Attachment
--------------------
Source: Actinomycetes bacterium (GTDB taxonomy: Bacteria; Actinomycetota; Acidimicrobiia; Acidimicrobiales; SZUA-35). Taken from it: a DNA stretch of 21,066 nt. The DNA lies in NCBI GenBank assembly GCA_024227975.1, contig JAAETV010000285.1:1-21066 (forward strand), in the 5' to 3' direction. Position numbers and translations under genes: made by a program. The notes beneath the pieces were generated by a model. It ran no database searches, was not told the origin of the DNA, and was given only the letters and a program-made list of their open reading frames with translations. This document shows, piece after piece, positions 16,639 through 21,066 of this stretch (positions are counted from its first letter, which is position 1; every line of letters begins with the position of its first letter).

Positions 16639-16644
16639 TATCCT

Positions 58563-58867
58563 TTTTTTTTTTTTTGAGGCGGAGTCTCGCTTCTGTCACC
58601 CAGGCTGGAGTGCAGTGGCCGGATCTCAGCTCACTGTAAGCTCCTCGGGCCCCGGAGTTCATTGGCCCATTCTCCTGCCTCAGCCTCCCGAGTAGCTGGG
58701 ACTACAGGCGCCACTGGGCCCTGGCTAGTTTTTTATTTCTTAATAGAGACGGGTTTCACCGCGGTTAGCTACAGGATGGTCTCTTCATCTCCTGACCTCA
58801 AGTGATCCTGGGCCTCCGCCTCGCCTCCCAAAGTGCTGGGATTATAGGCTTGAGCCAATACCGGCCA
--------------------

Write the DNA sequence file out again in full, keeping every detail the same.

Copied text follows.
Source: Actinomycetes bacterium (GTDB taxonomy: Bacteria; Actinomycetota; Acidimicrobiia; Acidimicrobiales; SZUA-35). Taken from it: a DNA stretch of 21,066 nt. The DNA lies in NCBI GenBank assembly GCA_024227975.1, contig JAAETV010000285.1:1-21066 (forward strand), in the 5' to 3' direction. Position numbers and translations under genes: made by a program. The notes beneath the pieces were generated by a model. It ran no database searches, was not told the origin of the DNA, and was given only the letters and a program-made list of their open reading frames with translations. This document shows, piece after piece, positions 16,639 through 21,066 of this stretch (positions are counted from its first letter, which is position 1; every line of letters begins with the position of its first letter).

Positions 16639-16644
16639 TATCCT

Positions 58563-58867
58563 TTTTTTTTTTTTTGAGGCGGAGTCTCGCTTCTGTCACC
58601 CAGGCTGGAGTGCAGTGGCCGGATCTCAGCTCACTGTAAGCTCCTCGGGCCCCGGAGTTCATTGGCCCATTCTCCTGCCTCAGCCTCCCGAGTAGCTGGG
58701 ACTACAGGCGCCACTGGGCCCTGGCTAGTTTTTTATTTCTTAATAGAGACGGGTTTCACCGCGGTTAGCTACAGGATGGTCTCTTCATCTCCTGACCTCA
58801 AGTGATCCTGGGCCTCCGCCTCGCCTCCCAAAGTGCTGGGATTATAGGCTTGAGCCAATACCGGCCA